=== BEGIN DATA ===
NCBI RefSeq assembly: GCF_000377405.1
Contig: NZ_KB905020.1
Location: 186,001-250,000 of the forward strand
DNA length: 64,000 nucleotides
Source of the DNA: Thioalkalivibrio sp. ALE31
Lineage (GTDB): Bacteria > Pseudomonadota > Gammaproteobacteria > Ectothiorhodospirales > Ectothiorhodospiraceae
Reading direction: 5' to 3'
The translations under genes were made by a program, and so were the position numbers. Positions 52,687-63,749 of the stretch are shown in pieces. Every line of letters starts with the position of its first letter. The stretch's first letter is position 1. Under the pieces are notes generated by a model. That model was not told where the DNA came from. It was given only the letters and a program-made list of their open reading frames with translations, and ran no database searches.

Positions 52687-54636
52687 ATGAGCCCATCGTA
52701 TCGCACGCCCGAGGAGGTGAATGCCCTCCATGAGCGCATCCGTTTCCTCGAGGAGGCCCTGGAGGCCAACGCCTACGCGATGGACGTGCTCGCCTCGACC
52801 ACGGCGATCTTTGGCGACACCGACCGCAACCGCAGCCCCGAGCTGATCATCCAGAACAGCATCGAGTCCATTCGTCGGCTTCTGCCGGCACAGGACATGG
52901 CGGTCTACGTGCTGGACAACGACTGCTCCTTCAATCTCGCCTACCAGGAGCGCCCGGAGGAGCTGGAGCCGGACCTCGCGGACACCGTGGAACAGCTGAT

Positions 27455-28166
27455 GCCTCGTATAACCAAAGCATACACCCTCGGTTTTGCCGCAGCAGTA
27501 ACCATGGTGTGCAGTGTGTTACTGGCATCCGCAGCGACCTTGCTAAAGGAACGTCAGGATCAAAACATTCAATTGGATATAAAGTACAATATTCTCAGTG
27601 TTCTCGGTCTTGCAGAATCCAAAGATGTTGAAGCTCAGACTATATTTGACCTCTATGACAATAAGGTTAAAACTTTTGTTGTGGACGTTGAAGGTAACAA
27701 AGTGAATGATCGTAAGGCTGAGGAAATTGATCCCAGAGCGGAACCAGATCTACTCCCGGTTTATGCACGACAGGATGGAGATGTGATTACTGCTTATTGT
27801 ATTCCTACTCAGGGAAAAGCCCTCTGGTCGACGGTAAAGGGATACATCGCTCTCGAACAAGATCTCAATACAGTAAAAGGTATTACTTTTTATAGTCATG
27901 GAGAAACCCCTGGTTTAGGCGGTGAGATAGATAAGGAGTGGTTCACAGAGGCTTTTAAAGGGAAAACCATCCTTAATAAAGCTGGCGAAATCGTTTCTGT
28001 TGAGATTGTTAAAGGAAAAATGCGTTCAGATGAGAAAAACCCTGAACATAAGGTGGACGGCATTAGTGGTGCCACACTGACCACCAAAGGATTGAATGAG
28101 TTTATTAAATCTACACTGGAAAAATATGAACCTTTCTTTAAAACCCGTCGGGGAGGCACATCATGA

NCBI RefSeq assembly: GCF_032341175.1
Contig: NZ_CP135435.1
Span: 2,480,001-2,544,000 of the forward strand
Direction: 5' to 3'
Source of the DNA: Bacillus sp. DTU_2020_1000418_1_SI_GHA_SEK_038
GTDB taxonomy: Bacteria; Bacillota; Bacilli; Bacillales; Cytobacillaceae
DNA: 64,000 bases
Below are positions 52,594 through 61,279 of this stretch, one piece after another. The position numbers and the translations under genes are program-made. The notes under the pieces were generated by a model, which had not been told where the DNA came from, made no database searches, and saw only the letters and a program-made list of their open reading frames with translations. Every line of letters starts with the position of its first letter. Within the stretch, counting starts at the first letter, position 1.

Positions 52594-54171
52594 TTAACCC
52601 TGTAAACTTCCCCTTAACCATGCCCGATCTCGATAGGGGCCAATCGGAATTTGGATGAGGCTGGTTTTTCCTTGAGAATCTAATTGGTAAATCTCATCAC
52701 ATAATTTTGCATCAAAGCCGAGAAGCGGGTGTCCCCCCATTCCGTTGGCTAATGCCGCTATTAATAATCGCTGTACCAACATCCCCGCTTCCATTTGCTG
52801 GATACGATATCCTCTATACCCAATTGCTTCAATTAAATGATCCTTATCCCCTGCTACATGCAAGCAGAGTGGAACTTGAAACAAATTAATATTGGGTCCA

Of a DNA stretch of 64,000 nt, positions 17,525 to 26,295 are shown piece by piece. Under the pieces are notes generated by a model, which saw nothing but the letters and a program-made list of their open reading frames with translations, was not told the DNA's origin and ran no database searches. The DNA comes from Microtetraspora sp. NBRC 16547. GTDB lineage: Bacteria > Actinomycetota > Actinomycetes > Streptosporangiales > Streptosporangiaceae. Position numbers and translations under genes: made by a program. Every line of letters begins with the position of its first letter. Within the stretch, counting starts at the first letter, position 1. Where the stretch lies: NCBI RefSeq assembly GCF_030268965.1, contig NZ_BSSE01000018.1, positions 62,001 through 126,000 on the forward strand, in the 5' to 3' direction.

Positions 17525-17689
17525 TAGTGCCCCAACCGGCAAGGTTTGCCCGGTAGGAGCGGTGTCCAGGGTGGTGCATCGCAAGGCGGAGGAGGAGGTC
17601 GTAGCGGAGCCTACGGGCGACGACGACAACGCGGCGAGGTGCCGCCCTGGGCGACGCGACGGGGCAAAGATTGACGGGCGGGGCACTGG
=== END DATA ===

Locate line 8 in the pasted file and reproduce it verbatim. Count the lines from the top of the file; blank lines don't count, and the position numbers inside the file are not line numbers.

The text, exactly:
The translations under genes were made by a program, and so were the position numbers. Positions 52,687-63,749 of the stretch are shown in pieces. Every line of letters starts with the position of its first letter. The stretch's first letter is position 1. Under the pieces are notes generated by a model. That model was not told where the DNA came from. It was given only the letters and a program-made list of their open reading frames with translations, and ran no database searches.